Former CEC moots ‘national election fund'
‘Candidates end up spending 20 times more than the prescribed limit’
Hyderabad: Former Chief Election Commissioner of India T.S. Krishnamurthy suggested creating of ‘national election fund’ with 100% tax exemption to facilitate public funding of polls.
Chairing the plenary session on ‘Legitimate Campaign Expenditure in Indian politics’ at the first annual conference of ‘Indian Democracy at Work’ with the theme of ‘Money Power in Politics’ here on Thursday, he agreed with the views expressed that the limit for expenditure imposed by the Election Commission for Assembly and Lok Sabha constituencies could not be enforced. Candidates end up spending 20 times more than the prescribed limit, it was pointed out.
He however asserted that the source of money to political parties should be strictly regulated and bearer bonds did not promote transparency and they could also allow foreign money to come to the parties. He felt cash contribution to political parities was dangerous and there would be limitations even for the administration to check them.
On the suggestion of the Vice-President that simultaneous polls be held, he said it would require Constitution amendment. Reforms are not coming through as political parties want status quo to continue but unless the power of money is controlled, elections and democracy will not succeed in the country, he said.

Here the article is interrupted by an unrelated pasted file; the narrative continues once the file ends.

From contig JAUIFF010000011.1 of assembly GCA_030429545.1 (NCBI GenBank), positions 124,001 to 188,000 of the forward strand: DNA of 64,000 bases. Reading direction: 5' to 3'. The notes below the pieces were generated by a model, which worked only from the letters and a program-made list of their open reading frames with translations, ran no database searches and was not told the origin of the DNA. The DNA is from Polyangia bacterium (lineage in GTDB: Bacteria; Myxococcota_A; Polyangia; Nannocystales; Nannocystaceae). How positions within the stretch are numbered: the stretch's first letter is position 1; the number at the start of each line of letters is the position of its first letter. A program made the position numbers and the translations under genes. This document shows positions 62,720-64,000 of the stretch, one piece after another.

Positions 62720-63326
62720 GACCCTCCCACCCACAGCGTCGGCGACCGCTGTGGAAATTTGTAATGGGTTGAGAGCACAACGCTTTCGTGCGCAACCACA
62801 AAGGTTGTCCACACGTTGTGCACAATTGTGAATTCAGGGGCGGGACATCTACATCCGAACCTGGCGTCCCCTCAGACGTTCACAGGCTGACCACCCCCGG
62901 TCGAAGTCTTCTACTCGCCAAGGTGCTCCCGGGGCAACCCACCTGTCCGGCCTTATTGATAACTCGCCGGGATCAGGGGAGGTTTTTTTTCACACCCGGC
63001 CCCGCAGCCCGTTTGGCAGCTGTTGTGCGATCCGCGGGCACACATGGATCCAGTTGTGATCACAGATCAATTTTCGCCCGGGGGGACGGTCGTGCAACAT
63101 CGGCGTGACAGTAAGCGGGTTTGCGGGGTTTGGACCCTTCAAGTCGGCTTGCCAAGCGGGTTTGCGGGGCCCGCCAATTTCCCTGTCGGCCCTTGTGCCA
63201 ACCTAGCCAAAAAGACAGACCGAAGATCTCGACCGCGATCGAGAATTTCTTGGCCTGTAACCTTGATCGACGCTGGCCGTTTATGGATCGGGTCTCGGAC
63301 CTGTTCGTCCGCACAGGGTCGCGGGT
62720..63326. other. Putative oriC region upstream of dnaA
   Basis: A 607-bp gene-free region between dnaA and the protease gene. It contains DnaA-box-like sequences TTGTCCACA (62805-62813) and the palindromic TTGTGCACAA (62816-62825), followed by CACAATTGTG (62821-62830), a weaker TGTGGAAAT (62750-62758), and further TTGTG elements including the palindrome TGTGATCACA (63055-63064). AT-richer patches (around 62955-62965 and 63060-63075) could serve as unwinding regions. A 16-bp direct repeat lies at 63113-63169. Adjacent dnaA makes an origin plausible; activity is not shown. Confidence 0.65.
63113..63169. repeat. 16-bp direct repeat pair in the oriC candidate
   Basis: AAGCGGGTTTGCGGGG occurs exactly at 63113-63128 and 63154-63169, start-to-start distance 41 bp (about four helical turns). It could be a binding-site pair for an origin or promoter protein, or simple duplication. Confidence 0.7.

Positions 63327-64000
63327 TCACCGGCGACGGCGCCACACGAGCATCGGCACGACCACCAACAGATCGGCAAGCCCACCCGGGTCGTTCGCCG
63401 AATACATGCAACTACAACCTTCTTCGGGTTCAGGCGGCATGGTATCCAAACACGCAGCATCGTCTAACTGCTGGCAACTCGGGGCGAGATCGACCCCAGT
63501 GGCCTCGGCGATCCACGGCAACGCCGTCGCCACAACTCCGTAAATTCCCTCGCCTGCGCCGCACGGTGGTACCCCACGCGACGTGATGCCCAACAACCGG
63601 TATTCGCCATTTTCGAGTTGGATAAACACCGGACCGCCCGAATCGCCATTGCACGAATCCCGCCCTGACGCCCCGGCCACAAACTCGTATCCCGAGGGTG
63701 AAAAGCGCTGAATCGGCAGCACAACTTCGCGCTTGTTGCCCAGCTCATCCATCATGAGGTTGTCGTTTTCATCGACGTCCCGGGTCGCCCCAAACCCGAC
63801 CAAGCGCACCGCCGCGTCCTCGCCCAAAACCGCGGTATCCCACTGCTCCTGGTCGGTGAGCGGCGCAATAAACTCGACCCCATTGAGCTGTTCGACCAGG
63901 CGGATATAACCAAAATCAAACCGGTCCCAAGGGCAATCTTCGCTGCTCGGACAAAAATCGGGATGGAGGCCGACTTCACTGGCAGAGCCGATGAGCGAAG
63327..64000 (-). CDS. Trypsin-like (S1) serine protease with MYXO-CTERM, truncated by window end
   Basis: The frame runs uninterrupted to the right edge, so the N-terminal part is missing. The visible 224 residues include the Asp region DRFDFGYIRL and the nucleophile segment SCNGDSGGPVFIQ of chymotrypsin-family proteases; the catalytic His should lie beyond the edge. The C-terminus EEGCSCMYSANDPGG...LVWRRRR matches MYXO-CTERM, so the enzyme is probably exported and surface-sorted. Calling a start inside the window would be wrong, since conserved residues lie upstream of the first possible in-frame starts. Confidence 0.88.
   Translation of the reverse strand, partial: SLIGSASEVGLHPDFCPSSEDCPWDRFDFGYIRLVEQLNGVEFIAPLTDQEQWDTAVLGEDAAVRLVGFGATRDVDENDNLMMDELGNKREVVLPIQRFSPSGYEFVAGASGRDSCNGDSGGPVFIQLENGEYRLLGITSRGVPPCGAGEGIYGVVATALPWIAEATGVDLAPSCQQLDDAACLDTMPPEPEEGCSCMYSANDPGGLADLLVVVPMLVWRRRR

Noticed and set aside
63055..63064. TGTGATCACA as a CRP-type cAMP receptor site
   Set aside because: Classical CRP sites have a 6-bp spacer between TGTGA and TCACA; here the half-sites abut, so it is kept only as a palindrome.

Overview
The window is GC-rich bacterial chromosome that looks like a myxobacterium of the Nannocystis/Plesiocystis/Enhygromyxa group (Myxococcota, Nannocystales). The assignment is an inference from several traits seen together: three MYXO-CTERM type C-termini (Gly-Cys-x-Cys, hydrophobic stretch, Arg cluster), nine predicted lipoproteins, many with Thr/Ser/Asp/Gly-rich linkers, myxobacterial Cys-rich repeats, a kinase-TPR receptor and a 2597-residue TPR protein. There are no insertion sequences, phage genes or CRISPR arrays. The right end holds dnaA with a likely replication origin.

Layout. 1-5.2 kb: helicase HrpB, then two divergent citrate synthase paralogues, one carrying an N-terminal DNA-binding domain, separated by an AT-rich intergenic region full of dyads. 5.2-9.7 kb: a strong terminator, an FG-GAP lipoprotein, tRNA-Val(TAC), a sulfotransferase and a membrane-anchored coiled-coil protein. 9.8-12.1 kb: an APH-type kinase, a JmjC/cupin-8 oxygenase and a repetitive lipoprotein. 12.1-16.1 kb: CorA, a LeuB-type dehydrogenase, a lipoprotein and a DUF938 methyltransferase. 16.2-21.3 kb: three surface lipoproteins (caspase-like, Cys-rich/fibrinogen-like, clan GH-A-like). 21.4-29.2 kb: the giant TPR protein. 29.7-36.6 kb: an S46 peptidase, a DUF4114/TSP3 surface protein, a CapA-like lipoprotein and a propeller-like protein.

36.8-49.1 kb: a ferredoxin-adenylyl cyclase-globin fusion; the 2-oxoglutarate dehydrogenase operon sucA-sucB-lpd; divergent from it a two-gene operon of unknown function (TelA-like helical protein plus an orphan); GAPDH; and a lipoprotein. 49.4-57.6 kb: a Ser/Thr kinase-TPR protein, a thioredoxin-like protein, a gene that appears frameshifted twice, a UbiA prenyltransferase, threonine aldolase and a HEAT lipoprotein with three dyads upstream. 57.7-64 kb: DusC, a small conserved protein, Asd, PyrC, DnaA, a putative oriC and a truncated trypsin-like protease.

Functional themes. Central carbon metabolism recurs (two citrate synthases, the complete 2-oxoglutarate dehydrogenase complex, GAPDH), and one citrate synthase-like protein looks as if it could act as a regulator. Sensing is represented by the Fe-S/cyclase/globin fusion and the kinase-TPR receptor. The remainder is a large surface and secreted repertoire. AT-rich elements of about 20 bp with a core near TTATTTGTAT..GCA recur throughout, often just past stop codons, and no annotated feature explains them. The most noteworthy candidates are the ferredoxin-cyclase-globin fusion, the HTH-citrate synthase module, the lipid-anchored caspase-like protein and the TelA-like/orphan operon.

Telangana State BJP president K. Laxman welcomed the suggestion for proportional representation to give seats to the political parties on the basis of their vote share rather than the ‘first past the post system’ which encourages rampant vote buying. Dr. Laxman said he was the victim of money power as he had lost by 200 votes in 2004 as he refused to buy votes. With advent of regional parties post globalisation, expenditure on elections went up enormously and role of caste, community and divisive politics increased. In 2019 elections, Rs.10,000 crore were spent by political parties in Andhra Pradesh and Rs.6,000 crore in Telangana.
Mr. Konda Vishweshwar Reddy said laws to reign in election expenditure failed as only 10% of actual expenditure was legitimate expenditure while 90% of expenditure was illegitimate/black money. The system needs to be fixed to attract clean people, he said.
Natasha Jog, Election Integrity Lead, India, South Asia, Facebook said since 2016, thrice the number of people were deployed to work on elections issue to make Facebook platform safe. “We brought down 2.2 billion fake accounts to check misinformation, and transparency was being brought on political advertisements.”
Courtesy: The Hindu